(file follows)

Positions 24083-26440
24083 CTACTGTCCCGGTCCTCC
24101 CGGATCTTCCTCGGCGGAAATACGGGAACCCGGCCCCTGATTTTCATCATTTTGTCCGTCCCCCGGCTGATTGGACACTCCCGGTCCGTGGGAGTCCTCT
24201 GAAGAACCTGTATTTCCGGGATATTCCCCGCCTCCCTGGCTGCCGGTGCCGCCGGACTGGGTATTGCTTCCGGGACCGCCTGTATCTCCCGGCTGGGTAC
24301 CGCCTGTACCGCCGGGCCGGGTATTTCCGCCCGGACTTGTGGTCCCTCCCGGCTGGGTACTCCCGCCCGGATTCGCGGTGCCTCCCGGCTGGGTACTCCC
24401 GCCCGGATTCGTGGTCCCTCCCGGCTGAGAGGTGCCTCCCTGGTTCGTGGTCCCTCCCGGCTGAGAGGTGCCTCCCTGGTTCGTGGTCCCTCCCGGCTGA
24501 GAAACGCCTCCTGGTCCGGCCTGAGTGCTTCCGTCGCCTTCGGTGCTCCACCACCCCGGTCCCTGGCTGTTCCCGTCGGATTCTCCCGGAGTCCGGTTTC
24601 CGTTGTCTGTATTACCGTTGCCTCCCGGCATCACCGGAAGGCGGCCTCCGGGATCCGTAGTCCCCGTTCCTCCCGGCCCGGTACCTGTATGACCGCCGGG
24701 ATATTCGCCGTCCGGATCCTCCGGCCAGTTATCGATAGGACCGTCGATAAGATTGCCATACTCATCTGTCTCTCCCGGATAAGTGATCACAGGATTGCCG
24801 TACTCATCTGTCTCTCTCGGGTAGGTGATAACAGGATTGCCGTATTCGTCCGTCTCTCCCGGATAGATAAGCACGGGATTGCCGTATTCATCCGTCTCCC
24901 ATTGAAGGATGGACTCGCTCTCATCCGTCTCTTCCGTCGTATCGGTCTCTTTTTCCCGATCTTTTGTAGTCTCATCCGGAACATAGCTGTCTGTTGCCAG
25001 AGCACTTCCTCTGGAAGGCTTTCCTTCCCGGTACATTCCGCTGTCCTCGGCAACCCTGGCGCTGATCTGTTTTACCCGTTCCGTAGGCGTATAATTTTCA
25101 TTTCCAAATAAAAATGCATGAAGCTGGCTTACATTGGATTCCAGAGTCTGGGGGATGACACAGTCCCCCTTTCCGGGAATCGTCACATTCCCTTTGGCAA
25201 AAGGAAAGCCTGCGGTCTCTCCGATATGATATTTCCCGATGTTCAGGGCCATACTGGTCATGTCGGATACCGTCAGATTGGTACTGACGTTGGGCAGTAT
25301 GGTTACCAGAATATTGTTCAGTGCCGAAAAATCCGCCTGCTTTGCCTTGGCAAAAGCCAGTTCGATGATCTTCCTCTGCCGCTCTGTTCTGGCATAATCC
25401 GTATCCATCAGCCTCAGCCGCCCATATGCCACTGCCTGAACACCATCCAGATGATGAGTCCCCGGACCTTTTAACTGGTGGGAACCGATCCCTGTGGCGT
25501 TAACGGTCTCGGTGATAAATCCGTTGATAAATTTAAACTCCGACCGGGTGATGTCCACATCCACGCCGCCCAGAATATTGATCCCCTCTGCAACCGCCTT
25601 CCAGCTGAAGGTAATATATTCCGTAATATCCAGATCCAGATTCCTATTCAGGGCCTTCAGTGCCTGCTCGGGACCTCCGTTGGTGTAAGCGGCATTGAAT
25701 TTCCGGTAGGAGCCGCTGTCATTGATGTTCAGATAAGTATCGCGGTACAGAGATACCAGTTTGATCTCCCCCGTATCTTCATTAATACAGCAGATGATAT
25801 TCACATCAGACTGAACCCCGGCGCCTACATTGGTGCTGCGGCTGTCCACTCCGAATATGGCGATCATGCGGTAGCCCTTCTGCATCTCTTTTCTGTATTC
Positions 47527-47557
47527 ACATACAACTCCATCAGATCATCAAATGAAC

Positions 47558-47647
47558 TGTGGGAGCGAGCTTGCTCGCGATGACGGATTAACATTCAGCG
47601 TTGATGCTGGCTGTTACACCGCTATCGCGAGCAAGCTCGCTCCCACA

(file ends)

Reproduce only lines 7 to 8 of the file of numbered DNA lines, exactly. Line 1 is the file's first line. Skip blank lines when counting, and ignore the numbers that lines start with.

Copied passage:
24501 GAAACGCCTCCTGGTCCGGCCTGAGTGCTTCCGTCGCCTTCGGTGCTCCACCACCCCGGTCCCTGGCTGTTCCCGTCGGATTCTCCCGGAGTCCGGTTTC
24601 CGTTGTCTGTATTACCGTTGCCTCCCGGCATCACCGGAAGGCGGCCTCCGGGATCCGTAGTCCCCGTTCCTCCCGGCCCGGTACCTGTATGACCGCCGGG